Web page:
prairie report Nov. '15 from Nate

Native Revegetation; Forbes and Grasses at Mustard Seed Farm
Fall 2015 report; summary and planning

Prairie Restoration.
This effort involves amending existing vegetation in degraded pastures above pond and south of house as well as road ditches. Reseeding has been done for 3 years as well as managed burns and mowing to weaken brome and encourage natives. The pond pasture effort has been complicated by a tree planting of nuts and fruit trees intended to create a food savannah and will eventually transition the area to a more shady type situation.
Planning here involves more transplanting in of competitive plants into brome in areas that will continue to receive sun and have less disturbance. I.e june grass transplanted from the orchard and dry-mesic collected seeds put in in Northwest corner.

Prairie/Wetland Reconstruction.

This effort involves large areas of reseeded ground to natives in the old conventional fields (2013) and the construction area around pond (2015). The prairie portion is going really well in the 4 acres of NE, E and S buffer. The NW (.65 acre) portion has some real challenge from entrenched red clover. Overall, non-native perennials may prove challenging, with about all possibilities present to some degree. Hopefully with burning (and some targeted mowing) they can be out-competed by natives. Seed was composed of local ecotype Carl Kurtz bulk mix, self-collected seed, and supplemental seed species form Prairie Moon and Diversity Farms.
The wetland portion, including the dry-mesic dam itself, has been partially seeded in the spring of 2015 (Prairie Moon mix) and wet-edge plugs (self-grown) put in around the pond and spillway. Seeding seems to be having some trouble with high clay content of soil from construction. Plugs did well with ample moisture and a full pond since a few weeks after construction. Oats were also grown around pond for the summer to help with soil erosion and a grass path with short fescue was attempted but struggling to survive.
Planning here involves a late fall 2015 seeding in the wet-edge (PM mix) and lower dam (Kurtz bulk mix), supplemented with collected seed. Wet edge plugs are in the works seedling-wise for spring 2016 to continue putting around pond. We also hope to figure out how to include some emergent species, which should probably come from division of existing populations in the area. We’ll need to locate those possibilities and gain permission and know how to make this work. Finally, the grass path will have to be reseeded and maybe relocated.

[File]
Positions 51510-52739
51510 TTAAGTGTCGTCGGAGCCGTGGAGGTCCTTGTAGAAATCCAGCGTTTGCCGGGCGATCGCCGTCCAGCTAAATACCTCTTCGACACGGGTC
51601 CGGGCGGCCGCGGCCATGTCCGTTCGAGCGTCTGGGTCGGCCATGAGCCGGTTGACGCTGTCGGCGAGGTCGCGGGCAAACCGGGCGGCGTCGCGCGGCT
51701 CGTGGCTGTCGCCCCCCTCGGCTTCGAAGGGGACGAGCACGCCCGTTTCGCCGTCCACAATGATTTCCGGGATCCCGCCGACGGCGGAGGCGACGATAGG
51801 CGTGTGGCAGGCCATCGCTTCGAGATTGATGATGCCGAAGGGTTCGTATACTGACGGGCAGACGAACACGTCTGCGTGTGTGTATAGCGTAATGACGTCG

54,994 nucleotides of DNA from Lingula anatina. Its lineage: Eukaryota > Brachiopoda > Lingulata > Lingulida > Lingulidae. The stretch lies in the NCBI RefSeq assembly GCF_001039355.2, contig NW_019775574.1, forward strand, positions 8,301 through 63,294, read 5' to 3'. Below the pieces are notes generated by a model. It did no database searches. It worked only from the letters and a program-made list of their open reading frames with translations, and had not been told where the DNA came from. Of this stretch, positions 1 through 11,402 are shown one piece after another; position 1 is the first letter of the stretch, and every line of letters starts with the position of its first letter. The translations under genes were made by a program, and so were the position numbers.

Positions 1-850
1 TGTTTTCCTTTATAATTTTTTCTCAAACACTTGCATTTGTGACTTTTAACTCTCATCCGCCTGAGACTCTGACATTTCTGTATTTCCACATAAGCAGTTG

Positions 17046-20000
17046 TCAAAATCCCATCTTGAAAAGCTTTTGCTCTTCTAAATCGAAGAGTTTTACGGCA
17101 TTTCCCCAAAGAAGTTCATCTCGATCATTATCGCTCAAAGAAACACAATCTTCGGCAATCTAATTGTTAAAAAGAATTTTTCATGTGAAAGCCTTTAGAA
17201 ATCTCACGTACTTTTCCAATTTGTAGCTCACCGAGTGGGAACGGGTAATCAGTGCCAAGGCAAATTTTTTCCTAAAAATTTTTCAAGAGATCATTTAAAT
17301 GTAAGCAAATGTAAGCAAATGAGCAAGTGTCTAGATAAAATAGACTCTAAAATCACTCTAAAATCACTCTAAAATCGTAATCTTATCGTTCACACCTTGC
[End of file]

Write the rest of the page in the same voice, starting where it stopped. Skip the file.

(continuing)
Orchard Understory Experiment.
In an attempt to create a native and forb-rich understory for a possible future orchard and perennial crop area in the 1.24 acre section just Southeast of the old homestead corner (cedar corner), a short prairie mix from Diversity Farms was seeded in the summer of 2013. However, with a combo of intense foxtail pressure and drought conditions followed by too much rainfall, native establishment has been very poor.
Planning here involves starting to establish where swales for the trees will be, then reseeding the areas coming in poorest (1 acres worth) outside of that. This may involve fall burning to free up more soil contact for the seeds. The area was fall mowed and is in process of being raked. Also what kind of mix to use and how much to spend are being decided.

Native Landscape Beds.
Since 2013 and earlier, we’ve been putting in native plants, most self-grown and some bought to create small beds and strips both inside and outside the garden. They’ve overall gone very well though we’ve had problems with quack grass invading them in several areas. In one bed as well, 2 plugs of Prairie Sage have dominated problematically. We’ve seen lots of good pollination services in the beds and are hoping other habitat services are being utilized. We enjoy the color and diversity they bring to the whole garden area as well.
Plans for 2016 include another at least 1000 self-grown plugs using the cone-tainer system. About 1/5th of those will be aimed for wet-edge species around the pond. The others will be used in expanding existing native beds and redoing the original perennial bed in the first garden section. In this 3rd year of using this system we are trying a few new species but are more-so using knowledge gained of the most successful plants from the last few years to emphasize.